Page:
What we can view or judge as being procrastination in someone living with a TBI can often be so incredibly far from the truth that it is impossible for an uninjured person to work what this truth is, or to work out what is really going on. There was a scene in Star Trek where Spok is discussing a recent death experience with Dr McCoy. I can’t recall exactly how it was worded but Spok was telling McCoy that it was impossible for him to explain his experience to someone who had not experienced it for themselves. This is just what it is like to live with a brain injury; it is as though an entirely new vocabulary needs to be invented to describe the inner world injured people are now living in.

For example, when someone with a brain injury says that they are overwhelmed they are not describing the same experience of being overwhelmed as an uninjured person would have. It is vastly different – so much so that it really does need a new or better word to describe it. ‘Overwhelmed’ is simply the best option we have, but it doesn’t by any means insinuate that it is an accurate option.

One of the major frustrations the people living closely with an injured person have is that it often feels as though they too have been shipwrecked by events. They feel out-of-sorts and confused because everything they have ever known to be true about their perspective, gets thrown in a blender and whizzed without mercy. You end up feeling as though you can no longer trust your own judgements, and as though you can no longer rely upon all the experiences life has shown you so far have always worked…

It is a mammoth task to gain any insight into this new world you have been thrust into. You ask the Doctors, you research on the internet, and you still can’t find a way of understanding. The fact is that even though the text books will describe outcomes of a brain injury, we are still back to the Dr Spok scenario – even for those who specialise in the neurological professions. There are a few who have managed to get a glimpse behind the iron curtain, but information that will truly help remains sketchy at best or, difficult to find.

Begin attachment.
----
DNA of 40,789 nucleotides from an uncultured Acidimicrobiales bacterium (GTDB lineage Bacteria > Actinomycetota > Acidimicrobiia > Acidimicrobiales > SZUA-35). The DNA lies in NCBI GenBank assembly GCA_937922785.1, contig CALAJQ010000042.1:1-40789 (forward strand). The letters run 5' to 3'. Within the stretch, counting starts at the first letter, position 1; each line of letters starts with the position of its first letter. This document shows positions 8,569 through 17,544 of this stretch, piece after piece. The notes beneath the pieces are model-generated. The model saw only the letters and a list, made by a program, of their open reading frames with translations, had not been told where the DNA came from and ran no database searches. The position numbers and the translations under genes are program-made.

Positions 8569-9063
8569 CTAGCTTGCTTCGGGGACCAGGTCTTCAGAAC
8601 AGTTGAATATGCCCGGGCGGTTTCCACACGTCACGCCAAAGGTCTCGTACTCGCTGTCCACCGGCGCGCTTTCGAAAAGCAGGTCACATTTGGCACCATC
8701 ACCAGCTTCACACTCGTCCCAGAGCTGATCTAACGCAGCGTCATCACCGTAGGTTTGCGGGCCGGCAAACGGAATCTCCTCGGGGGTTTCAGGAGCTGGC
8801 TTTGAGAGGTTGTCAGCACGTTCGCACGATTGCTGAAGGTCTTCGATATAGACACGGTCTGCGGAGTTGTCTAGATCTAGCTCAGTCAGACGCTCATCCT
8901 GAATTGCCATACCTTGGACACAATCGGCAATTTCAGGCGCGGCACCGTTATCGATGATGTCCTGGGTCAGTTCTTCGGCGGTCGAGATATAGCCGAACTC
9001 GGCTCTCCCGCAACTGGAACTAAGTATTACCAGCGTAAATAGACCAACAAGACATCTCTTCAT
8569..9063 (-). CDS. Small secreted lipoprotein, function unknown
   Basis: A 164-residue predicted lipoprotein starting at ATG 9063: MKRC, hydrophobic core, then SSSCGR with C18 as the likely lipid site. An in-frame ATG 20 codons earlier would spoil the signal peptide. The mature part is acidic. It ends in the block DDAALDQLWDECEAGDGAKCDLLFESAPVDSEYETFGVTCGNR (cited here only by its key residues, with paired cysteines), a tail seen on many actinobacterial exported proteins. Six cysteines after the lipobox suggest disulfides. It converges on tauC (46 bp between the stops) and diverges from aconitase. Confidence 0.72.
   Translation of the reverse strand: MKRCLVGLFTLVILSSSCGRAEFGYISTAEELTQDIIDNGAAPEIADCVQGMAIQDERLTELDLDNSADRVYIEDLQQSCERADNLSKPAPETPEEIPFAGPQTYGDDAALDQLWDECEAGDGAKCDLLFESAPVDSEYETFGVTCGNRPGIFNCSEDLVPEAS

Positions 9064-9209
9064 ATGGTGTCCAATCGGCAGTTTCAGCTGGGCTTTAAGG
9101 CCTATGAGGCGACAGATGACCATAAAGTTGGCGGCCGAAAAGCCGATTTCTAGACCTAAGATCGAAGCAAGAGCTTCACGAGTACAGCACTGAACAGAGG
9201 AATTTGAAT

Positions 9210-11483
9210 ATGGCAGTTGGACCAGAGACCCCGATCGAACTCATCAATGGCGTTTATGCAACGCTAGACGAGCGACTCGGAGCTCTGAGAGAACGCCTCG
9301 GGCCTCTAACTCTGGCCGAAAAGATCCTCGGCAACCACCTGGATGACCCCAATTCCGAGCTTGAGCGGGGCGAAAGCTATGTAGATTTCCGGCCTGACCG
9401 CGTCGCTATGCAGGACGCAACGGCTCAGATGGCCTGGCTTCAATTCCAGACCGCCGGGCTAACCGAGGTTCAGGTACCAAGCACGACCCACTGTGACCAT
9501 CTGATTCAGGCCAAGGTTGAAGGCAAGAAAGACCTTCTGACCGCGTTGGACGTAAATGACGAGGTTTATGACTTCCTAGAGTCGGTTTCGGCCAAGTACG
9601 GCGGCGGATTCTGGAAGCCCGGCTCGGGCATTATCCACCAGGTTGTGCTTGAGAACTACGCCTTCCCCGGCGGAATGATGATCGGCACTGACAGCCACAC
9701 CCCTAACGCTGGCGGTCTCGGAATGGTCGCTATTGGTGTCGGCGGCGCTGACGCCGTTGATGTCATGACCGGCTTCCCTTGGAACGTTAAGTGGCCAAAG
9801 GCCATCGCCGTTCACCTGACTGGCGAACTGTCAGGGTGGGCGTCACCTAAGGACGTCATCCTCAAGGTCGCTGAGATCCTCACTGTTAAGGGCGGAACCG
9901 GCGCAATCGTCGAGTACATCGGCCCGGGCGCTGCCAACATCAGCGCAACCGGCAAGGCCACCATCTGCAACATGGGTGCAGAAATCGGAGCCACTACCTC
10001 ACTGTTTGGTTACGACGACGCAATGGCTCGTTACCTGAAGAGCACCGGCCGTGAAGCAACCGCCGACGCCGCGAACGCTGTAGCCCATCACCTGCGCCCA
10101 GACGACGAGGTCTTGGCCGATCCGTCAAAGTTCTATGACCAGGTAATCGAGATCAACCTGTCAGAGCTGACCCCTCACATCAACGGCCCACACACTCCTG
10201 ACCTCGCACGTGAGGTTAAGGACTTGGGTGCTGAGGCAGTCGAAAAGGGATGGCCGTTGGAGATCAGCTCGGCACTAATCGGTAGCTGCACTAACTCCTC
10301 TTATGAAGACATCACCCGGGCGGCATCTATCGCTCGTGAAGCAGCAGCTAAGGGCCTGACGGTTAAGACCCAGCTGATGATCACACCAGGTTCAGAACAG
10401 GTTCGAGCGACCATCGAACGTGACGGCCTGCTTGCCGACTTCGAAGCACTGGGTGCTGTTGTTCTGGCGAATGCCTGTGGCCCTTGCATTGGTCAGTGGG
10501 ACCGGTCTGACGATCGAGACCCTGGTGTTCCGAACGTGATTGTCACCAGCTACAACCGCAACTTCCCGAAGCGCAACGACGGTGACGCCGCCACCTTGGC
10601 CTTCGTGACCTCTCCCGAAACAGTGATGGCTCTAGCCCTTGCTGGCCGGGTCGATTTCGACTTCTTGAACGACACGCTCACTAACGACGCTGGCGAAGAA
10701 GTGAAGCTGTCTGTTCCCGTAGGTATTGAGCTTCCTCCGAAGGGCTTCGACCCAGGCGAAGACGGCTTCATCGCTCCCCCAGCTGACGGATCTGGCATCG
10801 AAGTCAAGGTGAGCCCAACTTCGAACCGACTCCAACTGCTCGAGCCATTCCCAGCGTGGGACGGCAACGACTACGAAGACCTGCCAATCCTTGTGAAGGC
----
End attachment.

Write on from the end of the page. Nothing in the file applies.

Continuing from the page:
We understand then how normal procrastination works. What we also understand is that it can be extremely difficult for us to really understand the language being used by our loved one with a brain injury. What we need to get to grips with is what is actually driving what looks like procrastination in someone with a brain injury.

Imagine for a moment all the skills you need to be able to make a decision. Problem-solving for example, requires that you can break down an issue into understandable parts, and that you can process each of these parts through your own arsenal of previous experiences to be able to best judge the safest route forwards. We are often juggling with multiple and complex issues – including how our decision will affect other people.

Now imagine that the part of your brain, the frontal lobes in this case, have been damaged and you can no longer break down a problem into its parts. For someone with a brain injury all they have looming in their perspective is a black hole. A simple question like, ‘do you want an ice cream?’ becomes unbelievably furred and fuzzed. If you no longer know who you are, can you even say if you like ice cream? What is worse is if you don’t know that you don’t know who you are, and then add to this that you have no memory of eating ice cream before. How do you make the decision? How can you even understand the question when you have no information available about ice cream in your memory banks? The brain will literally halt. Nothing happens. It is as hard for someone with a brain injury to understand this question, as it is for an atheist to believe in God.